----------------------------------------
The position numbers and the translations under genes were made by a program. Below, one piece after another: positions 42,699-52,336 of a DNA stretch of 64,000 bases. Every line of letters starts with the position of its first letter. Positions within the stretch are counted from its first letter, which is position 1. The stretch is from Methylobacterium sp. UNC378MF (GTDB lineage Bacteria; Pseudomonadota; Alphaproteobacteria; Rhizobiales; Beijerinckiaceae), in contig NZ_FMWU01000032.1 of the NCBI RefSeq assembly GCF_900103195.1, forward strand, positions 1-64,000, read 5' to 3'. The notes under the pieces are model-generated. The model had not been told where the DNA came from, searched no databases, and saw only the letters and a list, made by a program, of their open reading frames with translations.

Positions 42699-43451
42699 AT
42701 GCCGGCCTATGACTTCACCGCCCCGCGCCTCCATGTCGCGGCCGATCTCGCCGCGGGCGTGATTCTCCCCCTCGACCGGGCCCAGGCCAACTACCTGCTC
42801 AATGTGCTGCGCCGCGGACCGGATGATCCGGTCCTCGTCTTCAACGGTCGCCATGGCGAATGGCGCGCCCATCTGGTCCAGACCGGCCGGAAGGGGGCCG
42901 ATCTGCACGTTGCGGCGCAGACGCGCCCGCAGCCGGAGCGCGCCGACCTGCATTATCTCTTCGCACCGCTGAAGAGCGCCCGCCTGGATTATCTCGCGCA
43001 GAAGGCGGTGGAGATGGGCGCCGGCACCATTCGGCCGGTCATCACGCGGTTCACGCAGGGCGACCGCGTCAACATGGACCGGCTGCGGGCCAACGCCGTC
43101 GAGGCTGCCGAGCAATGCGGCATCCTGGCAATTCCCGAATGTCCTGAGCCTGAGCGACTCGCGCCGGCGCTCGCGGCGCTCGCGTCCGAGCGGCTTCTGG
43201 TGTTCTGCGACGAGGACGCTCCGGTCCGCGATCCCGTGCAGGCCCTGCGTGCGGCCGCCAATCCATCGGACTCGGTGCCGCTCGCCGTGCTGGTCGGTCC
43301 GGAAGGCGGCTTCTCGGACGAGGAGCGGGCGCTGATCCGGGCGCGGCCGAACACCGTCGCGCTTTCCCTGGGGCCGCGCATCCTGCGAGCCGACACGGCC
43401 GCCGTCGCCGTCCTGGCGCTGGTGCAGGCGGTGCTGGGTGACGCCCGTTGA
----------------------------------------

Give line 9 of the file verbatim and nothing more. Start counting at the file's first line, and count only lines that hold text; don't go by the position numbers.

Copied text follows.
43201 TGTTCTGCGACGAGGACGCTCCGGTCCGCGATCCCGTGCAGGCCCTGCGTGCGGCCGCCAATCCATCGGACTCGGTGCCGCTCGCCGTGCTGGTCGGTCC